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ANTI-FEDERALISTS ed by Lee Crane

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ANTI-FEDERALISTS ed by Lee Crane

PROBLEMS EXPERIENCED TODAY ABOUT SIZE OF GOVERNMENT, TAXATION, ETC. ARE ARGUED BY STATESMENT AT THE TIME OF THE US CONSTUTIONAL CONVENTION.

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Passage of the United States Constitution by the state representatives and later ratification turned out to be a contentious endeavor.  The process yielded many a tense debate, as hard-fought as any in American history.  A number of articles written in various apers throughout the land are today viewed as preservers of that great debate.  One set of papers, for the Constitution, are called the Federalist Papers. 
Presented in this book are the critics of the Constitution, whose premises sometimes became the law of the land.  Some of their arguments are still active.  We are talking about state’s rights, a bill of rights, taxation, armies, and the size of government, to name a few.

Although the need for a form of government to replace the
Articles of Confederation cried out for action in the early nineteenth
century, agreement on just what form a constitution might take proved
hard to achieve. Articulated and powerful men like Madison, Jay, and
Hamilton argued quite successfully for a strong central government with
broad powers and three part of government. To make their point the
group initiated a series of printed statements called the Federalist Papers.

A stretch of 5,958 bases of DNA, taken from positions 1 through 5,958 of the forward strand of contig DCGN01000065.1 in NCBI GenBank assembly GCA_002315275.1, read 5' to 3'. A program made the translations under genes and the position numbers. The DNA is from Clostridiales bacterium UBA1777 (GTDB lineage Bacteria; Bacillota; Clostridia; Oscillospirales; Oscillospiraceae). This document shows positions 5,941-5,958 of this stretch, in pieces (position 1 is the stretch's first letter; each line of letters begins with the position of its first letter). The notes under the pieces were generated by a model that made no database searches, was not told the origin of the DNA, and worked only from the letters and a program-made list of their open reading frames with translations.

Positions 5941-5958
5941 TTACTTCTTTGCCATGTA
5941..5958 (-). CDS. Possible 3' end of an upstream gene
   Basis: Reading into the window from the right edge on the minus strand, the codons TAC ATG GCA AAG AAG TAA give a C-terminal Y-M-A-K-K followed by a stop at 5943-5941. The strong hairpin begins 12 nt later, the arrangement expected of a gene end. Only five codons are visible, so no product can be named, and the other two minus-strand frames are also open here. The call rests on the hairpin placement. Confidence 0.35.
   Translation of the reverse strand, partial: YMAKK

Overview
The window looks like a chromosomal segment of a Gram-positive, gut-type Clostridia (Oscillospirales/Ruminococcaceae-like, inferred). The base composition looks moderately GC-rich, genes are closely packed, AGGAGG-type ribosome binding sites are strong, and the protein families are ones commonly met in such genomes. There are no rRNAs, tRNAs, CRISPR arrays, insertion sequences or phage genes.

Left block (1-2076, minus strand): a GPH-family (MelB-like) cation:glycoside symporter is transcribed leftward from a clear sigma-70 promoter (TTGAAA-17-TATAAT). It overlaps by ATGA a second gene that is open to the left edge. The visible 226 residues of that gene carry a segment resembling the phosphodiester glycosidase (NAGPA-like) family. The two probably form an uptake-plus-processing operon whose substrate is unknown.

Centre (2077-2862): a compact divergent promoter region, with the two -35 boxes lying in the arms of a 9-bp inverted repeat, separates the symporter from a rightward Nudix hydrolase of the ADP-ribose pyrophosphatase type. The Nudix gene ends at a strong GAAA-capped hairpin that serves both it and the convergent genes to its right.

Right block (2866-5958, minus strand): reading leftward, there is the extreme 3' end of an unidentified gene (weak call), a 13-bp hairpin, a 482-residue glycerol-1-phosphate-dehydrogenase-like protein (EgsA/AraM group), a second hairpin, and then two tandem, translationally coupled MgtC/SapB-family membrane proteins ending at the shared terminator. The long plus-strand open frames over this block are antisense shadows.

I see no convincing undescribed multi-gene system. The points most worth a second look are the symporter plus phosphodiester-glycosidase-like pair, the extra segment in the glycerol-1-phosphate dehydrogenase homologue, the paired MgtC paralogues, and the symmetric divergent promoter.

A group just as articulate determined to oppose the ratification
of the proposed constitution. This groups included individuals who were
less inclined to divulge their identity, but whom we think included
Samuel Bryan writing as “Centinel” or “Pennsylvania Minority,” Richard
Henry Lee or Melancton Smith writing as the “Federal Farmer,” John
DeWitt and/or George Clinton writing as “Cato, James Winthrop writing
as “Agrippa,” John Francis Mercer as a Maryland “Farmer,” and Patrick
Henry speaking out at every opportunity.
It should be noted that many of the criticisms of the Constitution
have relevance today, and many people would still agree with some of the
anti-federalist camp.
Like modern politics, the battles were hard fought with little
quarter given. The stakes were certainly high, and only a degree on
compromise, the nurturer of all politics, allowed for the passage of the
Constitution as we know it today.
The articles and letters presented here are not all-inclusive, but
represent the vast majority of the arguments and presentations made
against ratification of the Constitution. Presented are the prolific views
of the Pennsylvania minority, Brutus, the Federal Farmer, the Maryland

The letters from a Federal Farmer provided perhaps the most complete
exposition of anti-federalist thought. These letters appeared in a series of
articles published in the New York Poughkeepsie Country Journal from
November, 1787, through January, 1788, usually titled Letters from the
Federal Farmer.
The first five of these articles were also printed as a pamphlet called
“Observations Leading to a Fair Examination of the System of
Government Proposed by the Late Convention; and to Several Essential
and Necessary Alterations to it, In a Number of Letters from the Federal
Farmer to the Republican.” The candidates suspected as the authors or
authors consists of Richard Henry Lee, a Virginia delegate to the
Continental Congress, and Melancton Smith of New York.


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  1. JceHfxUinKgut 2 Star Review

    Posted by on 24th Jul 2011

    This site is like a classroom, eecxpt I don't hate it. lol



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